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In mesotidal nearshore zones, patterns of sedimentation commonly are dependent on the characteristics of the interactions between wave surge and tidal flow. Sedimentary processes associated with waves alone or with tidal currents alone are generally insufficient for explaining the distributions, orientations, textures, and structures of bedforms in zones exhibiting wave-surge/tidal-current interactions. The resultant forces produced by the interaction of wave surge and tidal currents generally
have a greater influence on sedimentation than these individual components. Studies using fluorescent-tagged grains aided in determining the sedimentary responses of sand to the complicated interactions of wave surge and tidal flow.
In shallow, subtidal areas, bedform orientations and the greatest distances of sediment transport generally are determined by the directions of tidal flow. In shallower areas around the margins of offshore sand banks, bedform configurations and orientations are predominantly affected by wave surges, whereas the greatest distances of sediment transport are determined by tidal currents.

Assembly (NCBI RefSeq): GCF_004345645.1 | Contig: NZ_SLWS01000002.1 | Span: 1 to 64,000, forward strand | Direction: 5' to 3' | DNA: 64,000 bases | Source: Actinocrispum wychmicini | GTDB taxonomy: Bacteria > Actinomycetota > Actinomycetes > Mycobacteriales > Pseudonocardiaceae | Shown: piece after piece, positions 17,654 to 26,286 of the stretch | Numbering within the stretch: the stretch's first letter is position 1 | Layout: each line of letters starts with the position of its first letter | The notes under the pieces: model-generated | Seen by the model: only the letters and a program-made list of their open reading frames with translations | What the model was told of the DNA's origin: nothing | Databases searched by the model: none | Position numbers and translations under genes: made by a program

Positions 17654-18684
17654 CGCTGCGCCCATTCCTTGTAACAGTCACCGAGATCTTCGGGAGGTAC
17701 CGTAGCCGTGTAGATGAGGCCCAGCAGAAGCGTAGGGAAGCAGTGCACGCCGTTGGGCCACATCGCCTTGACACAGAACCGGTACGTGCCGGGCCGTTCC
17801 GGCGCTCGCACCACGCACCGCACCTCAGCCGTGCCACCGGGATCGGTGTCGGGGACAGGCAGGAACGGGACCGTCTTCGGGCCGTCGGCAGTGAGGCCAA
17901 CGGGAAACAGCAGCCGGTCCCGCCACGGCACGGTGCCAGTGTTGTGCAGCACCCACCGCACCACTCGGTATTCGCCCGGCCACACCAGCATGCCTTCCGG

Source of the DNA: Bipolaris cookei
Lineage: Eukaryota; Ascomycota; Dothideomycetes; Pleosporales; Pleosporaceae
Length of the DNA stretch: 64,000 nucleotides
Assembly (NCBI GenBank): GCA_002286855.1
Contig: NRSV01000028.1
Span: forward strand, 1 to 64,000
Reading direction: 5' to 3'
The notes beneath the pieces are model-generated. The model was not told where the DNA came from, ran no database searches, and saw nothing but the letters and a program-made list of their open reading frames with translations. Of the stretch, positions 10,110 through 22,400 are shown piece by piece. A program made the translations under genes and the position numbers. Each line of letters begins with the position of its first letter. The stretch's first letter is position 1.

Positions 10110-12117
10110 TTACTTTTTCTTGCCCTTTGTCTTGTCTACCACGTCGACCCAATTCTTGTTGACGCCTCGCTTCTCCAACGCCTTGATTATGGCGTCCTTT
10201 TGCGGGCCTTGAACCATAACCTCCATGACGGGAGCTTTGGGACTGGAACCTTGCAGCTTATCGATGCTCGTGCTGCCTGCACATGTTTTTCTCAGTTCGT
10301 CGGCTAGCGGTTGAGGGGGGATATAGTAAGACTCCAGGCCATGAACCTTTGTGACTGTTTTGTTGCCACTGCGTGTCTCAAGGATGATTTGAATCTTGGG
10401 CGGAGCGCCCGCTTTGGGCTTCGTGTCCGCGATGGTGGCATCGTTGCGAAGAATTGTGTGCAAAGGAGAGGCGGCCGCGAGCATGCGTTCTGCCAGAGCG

At intertidal parts of offshore sand banks, the characteristics of sedimentation during the flooding tide are predominantly controlled by surging waves. During the ebbing tide, the periodic wave surges and tidal currents are in opposite directions and sediment transport is in gyral paths.
At the shoreline, tidal and longshore currents are in separate zones and sediment transport is controlled by the directions of the water flow in the respective zones. When tidal and longshore currents flow in opposite directions, sediment transport is in bipolar flow directions corresponding to the flow in the respective current zones.
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